‘Everyone needs an education’
At Hope for Justice Cambodia, specifically at Shine Career School, we do our best to let the girls we support get out into the world and understand their culture from different perspectives.
In February we posted a blog describing a community service trip where the students worked with a school in Takeo Province, which helped give the girls a healthy perspective on education and what it looks like in different parts of Cambodia.
They have since followed that up by doing presentations in front of the whole Shine Career School, touching on what they were impacted by and learned from this experience.
The girls spent a lot of time making these presentations, learning how to use PowerPoint and processing how they felt together from what they saw in Takeo Province and the education system there. They were moved by the experience and explained in their presentations how this trip helped them understand the needs of others.
Raising money to help supply children in this deprived school with much-needed supplies was a big moment for the Shine students.
Mani*, a student at Shine, said: “I can take them in my heart – when I first came to Hope for Justice I didn’t like the staff, but now that I understand and see the children over there, I realised the staff here work so hard for me. Now that I have helped these kids it has made me realise the kindness of the staff at Hope for Justice.”
As the girls worked to fundraise and then went out to help in a hands-on way, they all agreed it brought them unity because they were working towards the one same goal. It taught them the value of kindness and of confidence, and they felt empowered while asking for donations from staff. Another student, Sokah*, said: “We learned how to persuade people for good. It was the first time I advocated for others when asking for donations.”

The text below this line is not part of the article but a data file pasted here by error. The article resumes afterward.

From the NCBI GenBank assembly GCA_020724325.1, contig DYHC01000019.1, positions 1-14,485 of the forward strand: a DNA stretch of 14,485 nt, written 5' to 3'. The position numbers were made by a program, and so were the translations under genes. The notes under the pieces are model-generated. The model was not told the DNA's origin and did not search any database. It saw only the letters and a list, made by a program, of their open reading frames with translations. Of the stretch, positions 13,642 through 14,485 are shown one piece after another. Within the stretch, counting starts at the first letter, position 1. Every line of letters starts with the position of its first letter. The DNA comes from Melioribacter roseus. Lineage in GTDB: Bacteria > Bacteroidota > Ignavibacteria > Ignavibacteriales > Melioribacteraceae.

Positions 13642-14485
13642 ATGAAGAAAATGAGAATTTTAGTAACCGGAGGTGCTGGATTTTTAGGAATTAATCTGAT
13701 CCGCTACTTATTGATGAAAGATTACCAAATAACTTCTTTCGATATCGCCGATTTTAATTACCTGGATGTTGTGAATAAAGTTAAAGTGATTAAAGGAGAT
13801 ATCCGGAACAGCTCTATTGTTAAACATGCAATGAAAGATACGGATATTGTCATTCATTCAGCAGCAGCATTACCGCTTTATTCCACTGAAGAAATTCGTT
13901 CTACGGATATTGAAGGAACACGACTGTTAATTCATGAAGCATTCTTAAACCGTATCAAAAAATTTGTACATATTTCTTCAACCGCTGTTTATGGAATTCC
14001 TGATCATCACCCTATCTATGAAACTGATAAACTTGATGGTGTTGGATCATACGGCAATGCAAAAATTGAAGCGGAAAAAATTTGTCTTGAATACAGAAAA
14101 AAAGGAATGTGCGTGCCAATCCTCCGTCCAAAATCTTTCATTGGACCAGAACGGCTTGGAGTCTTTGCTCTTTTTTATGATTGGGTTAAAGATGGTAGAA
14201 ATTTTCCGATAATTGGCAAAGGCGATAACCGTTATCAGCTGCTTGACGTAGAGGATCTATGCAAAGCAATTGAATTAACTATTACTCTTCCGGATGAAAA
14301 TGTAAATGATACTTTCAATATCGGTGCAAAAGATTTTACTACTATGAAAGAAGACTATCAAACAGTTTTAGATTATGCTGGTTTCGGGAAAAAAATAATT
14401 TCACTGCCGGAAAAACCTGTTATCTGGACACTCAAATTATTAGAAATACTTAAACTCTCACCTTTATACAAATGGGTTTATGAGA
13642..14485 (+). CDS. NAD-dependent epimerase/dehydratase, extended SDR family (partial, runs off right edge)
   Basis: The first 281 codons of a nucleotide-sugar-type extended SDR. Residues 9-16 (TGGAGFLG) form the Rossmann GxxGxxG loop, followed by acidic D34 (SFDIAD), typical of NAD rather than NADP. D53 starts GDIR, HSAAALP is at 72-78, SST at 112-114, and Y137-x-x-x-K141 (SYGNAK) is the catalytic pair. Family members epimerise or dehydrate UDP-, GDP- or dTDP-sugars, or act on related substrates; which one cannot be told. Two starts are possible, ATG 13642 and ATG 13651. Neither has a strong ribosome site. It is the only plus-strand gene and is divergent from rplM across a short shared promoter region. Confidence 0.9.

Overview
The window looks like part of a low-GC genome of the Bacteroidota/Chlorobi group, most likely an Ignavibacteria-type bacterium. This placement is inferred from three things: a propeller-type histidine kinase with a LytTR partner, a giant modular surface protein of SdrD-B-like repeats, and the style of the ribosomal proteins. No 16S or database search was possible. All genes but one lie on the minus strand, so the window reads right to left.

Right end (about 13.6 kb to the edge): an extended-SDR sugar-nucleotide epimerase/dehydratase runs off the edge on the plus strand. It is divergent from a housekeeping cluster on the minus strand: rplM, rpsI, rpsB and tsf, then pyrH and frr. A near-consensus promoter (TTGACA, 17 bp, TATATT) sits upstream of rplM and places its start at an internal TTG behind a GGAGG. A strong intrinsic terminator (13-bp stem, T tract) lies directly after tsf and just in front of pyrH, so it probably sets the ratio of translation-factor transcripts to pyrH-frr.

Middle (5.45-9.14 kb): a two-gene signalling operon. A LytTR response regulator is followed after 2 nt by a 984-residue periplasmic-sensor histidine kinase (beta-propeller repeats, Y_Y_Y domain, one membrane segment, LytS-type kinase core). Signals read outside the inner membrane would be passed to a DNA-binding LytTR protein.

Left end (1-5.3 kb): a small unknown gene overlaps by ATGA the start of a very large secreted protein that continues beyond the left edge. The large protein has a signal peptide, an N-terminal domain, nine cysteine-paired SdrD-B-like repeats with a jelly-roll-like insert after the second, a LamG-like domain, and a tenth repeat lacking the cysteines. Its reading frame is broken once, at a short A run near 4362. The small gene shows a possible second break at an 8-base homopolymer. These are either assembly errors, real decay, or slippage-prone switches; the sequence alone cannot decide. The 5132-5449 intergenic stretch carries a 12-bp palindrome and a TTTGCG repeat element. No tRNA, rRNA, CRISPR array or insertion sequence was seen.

Another value the girls said they learned was responsibility, as they were required to manage the supplies for the students at the school. They went through the whole process of choosing what to buy for the school and how to use their allocated budget to make sure they were helping each and every student. Through all of this they worked together to thank the staff via their presentations for the donations that they gave. The first presentation group said that although they had little themselves, they were glad to be able to support the children in the provincial school and help make them happy.
Hope for Justice storytelling and teaching intern, Amy Powell, accompanied the girls and noticed how much it affected them to step out of their comfort zones and into a different province. She said: “It was challenging for them to see what little resources the kids have compared to themselves. It was great to see how happy the girls were once they realised the impact it had on the children at the school!”
The community service experience helped the girls in many ways. It showed them how education varies across the country and taught them how people live in Takeo and that province’s history. It also broadened their scope for the future, opening them up to potential new career ideas.
Rathna*, one of the students at Shine said: “This helped me to stop thinking negatively about my current situation because it helped me realise that I am in a better situation than others. It helped me understand the hard work of Hope for Justice as an organisation because they work hard to make my future better. Everyone needs an education.”
*Survivors’ names changed for their protection
Words and photography: Annelise Blackwood